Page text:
Memoirs & Diaries - The Best 500 Cockney War Stories - Modern Conveniences and Other Stories
Published in London in 1921, The Best 500 Cockney War Stories comprised, in the words of its newspaper publisher (The London Evening News) "a remembering and retelling of those war days when laughter sometimes saved men's reason".
The collection of short memoirs, some 500 in total, is divided into five categories - Action, Lull, Hospital, High Seas and Here and There. This page contains five stories from Lull, led by Modern Conveniences.
Other sections within the collection can be accessed using the sidebar to the right.
A Tommy plugging it along the Arras-Doullens road in the pouring rain. "Ole Bill," the omnibus, laden with Cockneys going towards the line, overtakes him.
TOMMY: "Sitting room inside, mate?"
COCKNEY ON Bus: "No, but there's a barf-room upstairs!"
George T. Coles (ex-Lieut., R.A.F.), 17 Glebe Crescent, Hendon, N.W.4
The Trench Fleet
A certain section of the line, just in front of Levantie, being a comparatively peaceful and quiet spot, was held by a series of posts at intervals of anything up to three hundred yards, which made the task of bringing up rations an unhappy one, especially as the trenches in this sector always contained about four feet of water.
One November night a miserable ration party was wading through the thin slimy mud. The sentry at the top of the communication trench, hearing the grousing, splashing, and clanking of tins, and knowing full well who was approaching, issued the usual challenge, as per Army Orders: "'Alt! 'Oo goes there?"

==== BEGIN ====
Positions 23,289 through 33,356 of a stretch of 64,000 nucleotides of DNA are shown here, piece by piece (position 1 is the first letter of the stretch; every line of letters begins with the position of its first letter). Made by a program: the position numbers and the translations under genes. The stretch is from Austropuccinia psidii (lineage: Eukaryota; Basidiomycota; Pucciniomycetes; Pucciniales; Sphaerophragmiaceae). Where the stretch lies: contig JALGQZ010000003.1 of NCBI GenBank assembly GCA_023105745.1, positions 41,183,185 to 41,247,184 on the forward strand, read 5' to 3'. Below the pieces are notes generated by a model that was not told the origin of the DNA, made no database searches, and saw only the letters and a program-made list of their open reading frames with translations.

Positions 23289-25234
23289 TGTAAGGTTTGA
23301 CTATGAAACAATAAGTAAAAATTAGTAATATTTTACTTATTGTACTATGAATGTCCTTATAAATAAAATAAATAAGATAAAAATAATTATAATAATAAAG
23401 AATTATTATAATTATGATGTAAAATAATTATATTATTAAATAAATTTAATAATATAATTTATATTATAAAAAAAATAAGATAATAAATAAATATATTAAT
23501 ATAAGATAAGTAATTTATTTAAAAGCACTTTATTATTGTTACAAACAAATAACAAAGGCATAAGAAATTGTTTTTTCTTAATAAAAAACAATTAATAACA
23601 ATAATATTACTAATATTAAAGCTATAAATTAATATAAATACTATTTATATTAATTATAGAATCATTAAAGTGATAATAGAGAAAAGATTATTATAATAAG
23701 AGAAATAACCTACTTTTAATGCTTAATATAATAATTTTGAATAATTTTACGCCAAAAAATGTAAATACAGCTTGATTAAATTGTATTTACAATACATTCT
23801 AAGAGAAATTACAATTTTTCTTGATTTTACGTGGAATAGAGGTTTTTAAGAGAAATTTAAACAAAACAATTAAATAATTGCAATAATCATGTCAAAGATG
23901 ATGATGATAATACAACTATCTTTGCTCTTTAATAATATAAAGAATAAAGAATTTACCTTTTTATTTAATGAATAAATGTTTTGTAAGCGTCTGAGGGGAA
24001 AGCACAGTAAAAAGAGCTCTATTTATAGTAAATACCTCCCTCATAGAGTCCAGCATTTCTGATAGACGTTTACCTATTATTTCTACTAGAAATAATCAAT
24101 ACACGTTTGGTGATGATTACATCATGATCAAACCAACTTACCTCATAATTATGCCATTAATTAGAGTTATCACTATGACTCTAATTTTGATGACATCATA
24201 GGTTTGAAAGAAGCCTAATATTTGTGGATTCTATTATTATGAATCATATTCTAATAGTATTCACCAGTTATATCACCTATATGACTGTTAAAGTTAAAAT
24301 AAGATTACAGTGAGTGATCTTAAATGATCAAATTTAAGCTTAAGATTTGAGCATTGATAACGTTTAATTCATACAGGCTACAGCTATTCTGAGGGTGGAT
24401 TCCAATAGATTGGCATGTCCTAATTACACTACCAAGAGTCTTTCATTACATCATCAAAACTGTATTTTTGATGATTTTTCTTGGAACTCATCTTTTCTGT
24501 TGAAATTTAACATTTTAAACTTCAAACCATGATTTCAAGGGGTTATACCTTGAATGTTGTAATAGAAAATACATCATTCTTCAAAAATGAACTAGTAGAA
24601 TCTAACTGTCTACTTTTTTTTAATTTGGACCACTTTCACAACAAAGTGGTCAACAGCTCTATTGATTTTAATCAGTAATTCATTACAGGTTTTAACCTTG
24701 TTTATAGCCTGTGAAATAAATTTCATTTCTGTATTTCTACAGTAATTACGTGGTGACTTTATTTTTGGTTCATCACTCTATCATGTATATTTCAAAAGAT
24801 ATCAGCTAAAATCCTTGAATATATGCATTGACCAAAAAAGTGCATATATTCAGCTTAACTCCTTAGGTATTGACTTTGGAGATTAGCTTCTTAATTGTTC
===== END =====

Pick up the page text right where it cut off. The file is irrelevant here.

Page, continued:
Out of the darkness came the reply, in a weary voice: "Admiral Jellicoe an' 'is blinkin' fleet."
W. L. de Groot (late Lieut., 5th West Yorks Regt.), 17 Wentworth Road, Golders Green, N.W.11
The Necessary Stimulant
On the St. Quentin front in 1917 we were relieved by the French Artillery. We watched with rather critical eyes their guns going in, and, best of all, their observation balloon going up.
The ascent of this balloon was, to say the least, spasmodic. First it went up about a hundred feet, then came down, then a little higher and down again.
This was repeated several times, until at last the car was brought to the ground and the observer got out. He was handed a packet, then hastily returned, and up the balloon went for good.
Then I heard a Cockney voice beside me in explanatory tones: "There! I noo wot it was all the time. 'E'd forgotten his vin blong!"
Ernest E. Homewood (late 1st London Heavy Battery), 13 Park Avenue, Willesden Green, N.W.2
A Traffic Problem
A dark cloudy night in front of Lens, two patrols of the 19th London Regt., one led by Lieut. R-, the other by Corporal B-, were crawling along the barbed wire entanglements in No Man's Land, towards each other.
Two tin hats met with a clang, which at once drew the attention of Fritz.
Lieut. R- sat back in the mud, while snipers' and machine-gun bullets whistled past, and in a cool voice said, "Why don't you ring your perishing bell?"
L. C. Pryke (late 19th London Regt.), "Broughdale," Rochford Avenue, Rochford, Essex
Scots, Read This!
On the afternoon of Christmas Day, 1915, three pipers, of whom I was one, went into the trenches at Loos, and after playing at our Battalion H.Q., proceeded to the front line, where we played some selections for the benefit of the Germans, whose trenches were very close at this point.
Probably thinking that an attack was imminent, they sent up innumerable Verey lights, but, deciding later that we had no such intention, they responded by singing and playing on mouth-organs.
Having finished our performance, my friends and I proceeded on our way back, and presently, passing some men of another regiment, were asked by one of them: "Was that you playin' them bloomin' toobs?" We admitted it.
"'Ear that, Joe?" he remarked to his pal. "These blokes 'ave bin givin' the 'Uns a toon."
"Serve 'em right," said Joe, "they started the blinkin' war."
Robert Donald Marshall (late Piper, 1st Bn. London Scottish), 83 Cranley Drive, Ilford
"Gas Bag" was a slang term for airships.
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